Then I went into my little house to attempt something creative.  The sunlight was falling so beautifully, I grabbed the closest thing to show the effect. It happened to be a book of quick sketches I had been making of the cave drawings at Lascaux, France.  I have always loved their simplicity but also the amazing realism for the time they were made, 15,000 BC.  And, painted with pigments they had to make themselves.  I read that they were not done for art, but for various ceremonial reasons.


I wasn’t able to bring home my pastel drawing from class yet. The only other creative endeavor I’ve been working on is trying to finish up a large mixed media piece.  I have several more squares like this to sew, and then I need to stitch it all together.  It’s going to be 34in. x 28in.


After the bright colors outside, I have a white on white and black on white pic to add to the mix.


Maggie and Charlie looking like twins, and little Lucy, who is now actually the biggest of the three.


“I need to laugh and when the sun is out,  I’ve got something I can laugh about.”

Good Day Sunshine       Paul McCartney, John Lennon



Patiently Waiting

It seems sometimes that so much of life is filled with errands and maintenance.  The summer-like day today propelled me outside to the little house though, so I put off all errands and maintenance.  I decided to practice some drawing before I go to my next class in a couple of days.  I have never been able to draw people or animals (that would include faces, hands and feet) so I don’t know why I decided to give that a try.  Well, maybe.  I was thinking about my beautiful sheltie, Jasmin, and thought I’d make a really serious effort to draw her.  She passed away at 15 years of age a short time ago.  We got her from a rescue group, and she had been so tramatized by whatever she had gone through, that she had lost her hair.  It took her awhile to get comfortable with us and then people that came to the house.  But she became the most perfect dog.  And beautiful, physically and in spirit.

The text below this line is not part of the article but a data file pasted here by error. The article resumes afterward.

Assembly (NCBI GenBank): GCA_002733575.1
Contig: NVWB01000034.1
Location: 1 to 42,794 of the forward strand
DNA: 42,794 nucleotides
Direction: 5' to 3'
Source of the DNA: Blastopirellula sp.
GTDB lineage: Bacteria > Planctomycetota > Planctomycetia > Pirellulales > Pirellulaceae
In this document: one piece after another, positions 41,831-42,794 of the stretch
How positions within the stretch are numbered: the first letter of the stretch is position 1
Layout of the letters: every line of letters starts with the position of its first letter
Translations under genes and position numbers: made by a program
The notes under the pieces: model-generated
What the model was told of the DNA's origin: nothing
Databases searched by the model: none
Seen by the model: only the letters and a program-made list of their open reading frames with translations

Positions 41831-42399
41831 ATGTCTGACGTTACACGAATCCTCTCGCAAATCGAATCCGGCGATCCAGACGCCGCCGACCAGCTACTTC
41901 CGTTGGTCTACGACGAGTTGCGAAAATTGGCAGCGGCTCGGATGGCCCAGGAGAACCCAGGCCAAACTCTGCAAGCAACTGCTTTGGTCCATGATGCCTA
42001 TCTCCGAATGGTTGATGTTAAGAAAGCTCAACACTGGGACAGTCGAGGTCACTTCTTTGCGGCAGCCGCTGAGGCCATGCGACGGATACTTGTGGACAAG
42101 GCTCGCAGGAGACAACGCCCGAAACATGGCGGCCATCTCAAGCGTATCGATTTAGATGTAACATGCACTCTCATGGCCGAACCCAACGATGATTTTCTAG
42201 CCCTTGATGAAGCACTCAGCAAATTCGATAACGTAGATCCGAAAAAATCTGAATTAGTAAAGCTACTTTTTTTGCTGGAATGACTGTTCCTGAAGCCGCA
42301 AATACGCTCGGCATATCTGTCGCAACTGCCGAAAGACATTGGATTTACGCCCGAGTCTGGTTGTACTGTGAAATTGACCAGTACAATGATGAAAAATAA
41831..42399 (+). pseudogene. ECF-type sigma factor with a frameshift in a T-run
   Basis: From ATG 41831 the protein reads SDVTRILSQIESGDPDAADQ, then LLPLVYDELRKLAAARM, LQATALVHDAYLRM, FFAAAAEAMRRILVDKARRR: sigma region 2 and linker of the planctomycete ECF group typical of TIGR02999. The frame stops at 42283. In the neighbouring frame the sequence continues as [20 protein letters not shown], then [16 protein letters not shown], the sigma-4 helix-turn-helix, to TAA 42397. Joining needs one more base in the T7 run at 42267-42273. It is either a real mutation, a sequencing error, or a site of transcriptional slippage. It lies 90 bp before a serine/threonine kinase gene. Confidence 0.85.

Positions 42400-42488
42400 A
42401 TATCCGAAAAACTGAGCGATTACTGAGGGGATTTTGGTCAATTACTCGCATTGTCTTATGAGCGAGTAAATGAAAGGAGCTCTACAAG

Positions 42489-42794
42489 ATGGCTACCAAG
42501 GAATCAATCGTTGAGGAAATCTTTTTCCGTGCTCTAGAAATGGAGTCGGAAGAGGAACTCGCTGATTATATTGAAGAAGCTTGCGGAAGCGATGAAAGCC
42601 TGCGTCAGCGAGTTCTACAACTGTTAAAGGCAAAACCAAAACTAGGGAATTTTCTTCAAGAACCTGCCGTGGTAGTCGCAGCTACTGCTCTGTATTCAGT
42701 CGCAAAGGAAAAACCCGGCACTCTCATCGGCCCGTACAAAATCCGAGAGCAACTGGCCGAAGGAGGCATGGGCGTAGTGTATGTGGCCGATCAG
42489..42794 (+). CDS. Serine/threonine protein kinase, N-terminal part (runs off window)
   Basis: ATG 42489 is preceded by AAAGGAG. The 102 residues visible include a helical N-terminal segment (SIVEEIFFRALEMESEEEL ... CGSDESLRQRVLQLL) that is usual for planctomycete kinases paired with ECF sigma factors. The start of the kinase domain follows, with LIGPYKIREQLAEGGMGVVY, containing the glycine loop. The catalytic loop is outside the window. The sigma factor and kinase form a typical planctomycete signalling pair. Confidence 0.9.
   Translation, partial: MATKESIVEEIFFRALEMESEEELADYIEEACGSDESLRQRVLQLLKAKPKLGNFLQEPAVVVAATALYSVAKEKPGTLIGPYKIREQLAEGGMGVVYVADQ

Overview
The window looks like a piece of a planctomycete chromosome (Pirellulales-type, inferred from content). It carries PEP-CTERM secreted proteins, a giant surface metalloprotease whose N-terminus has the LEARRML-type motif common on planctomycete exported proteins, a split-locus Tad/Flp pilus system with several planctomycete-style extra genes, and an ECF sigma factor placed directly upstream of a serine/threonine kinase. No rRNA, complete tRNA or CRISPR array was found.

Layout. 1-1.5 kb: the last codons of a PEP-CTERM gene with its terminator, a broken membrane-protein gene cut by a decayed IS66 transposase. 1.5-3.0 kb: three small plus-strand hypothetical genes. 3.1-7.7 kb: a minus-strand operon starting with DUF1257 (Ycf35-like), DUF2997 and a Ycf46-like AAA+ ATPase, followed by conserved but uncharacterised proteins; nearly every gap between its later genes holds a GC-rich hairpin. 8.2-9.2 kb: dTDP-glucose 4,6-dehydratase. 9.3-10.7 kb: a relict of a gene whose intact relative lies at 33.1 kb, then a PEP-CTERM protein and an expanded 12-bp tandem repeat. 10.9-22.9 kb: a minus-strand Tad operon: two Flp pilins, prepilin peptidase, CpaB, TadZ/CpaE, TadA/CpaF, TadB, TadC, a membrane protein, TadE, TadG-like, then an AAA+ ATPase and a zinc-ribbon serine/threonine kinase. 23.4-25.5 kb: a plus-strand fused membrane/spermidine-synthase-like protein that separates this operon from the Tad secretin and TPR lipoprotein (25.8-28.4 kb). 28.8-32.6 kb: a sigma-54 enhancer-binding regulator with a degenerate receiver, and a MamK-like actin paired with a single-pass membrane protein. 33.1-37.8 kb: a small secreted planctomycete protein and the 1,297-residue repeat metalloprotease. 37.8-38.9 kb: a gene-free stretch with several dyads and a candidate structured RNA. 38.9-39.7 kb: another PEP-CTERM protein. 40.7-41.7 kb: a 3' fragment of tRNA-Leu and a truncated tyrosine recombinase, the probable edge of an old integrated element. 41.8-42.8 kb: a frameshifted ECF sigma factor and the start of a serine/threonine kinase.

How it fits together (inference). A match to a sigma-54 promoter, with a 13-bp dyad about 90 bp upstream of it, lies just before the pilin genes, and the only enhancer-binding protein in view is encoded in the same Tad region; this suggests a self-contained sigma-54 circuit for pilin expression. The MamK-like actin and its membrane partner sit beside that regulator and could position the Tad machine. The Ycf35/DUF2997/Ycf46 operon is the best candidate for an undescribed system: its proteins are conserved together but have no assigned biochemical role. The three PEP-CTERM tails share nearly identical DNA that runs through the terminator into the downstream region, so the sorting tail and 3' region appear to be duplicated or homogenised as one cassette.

So this picture is NOT finished, and has a long way to go.  For clarification, she’s got her feet up by her face which is on a pillow.  I’m going to take it to class on Tuesday for some guidance from the teacher.  It was a major effort.  Art should be fun, but it is also difficult when you’re taking on something really challenging.  I’ll definitely post the finished piece when I get there…


My book club is starting an unusual type of story, called a graphic novel.


The title is Persepolis and is a memoir by Marjane Satrapi set during the Islamic Revolution In Iran in 1978-1979.  I like stories that give a first hand account of a specific period in history.  And the fact that it includes these comic book looking pictures makes me very curious.  Another thing I will post about when I have finished it.

So to add a little color to my so far black and white post, I’ve got a couple of water colors I painted in a class I took a while back with another excellent teacher/artist.  I have found that to be a rare combination.  Most art teachers are good artists, but they don’t know how to teach.  It’s a separate skill.


Everyone I showed this to, thought these people were sitting on the edge of a cliff looking at the sky.  But in fact they are sitting on the sand looking at the ocean.  Painting/drawing is an ongoing process.


This painting I attempted four times and I was still not satisfied.  But this fourth try was way better than the first three. I finally decided to leave well enough alone.

Here is a photo of beautiful Jasmin.  She gave us so much with just her gentle presence.  I think of her always…my Jazzygirl.


“The world is full of magic things, patiently waiting for our senses to grow sharper.”

WB Yeats







Bus Ride

I saw a story and video online today about a dog (black lab) that takes the bus to get to the dog park near his home in Seattle, ALONE.  It started out that his owner would take him, but one day the bus rolled up to their stop and the dog jumped on before the owner was ready.  He knew where to get off, and his owner caught up to him at the park.  At this point, all the bus drivers and passengers know the dog when he rides alone, and they are all happy to have him as a fellow rider.


I think I would ride the bus if I could have an experience like this.

I drove with friends recently to the Hammer Museum.  It is in located in Westwood, next to UCLA.  We saw an exhibit by installation artist, Jim Hodges.  The very large pieces incorporated distinctive patterns made from unexpected  materials.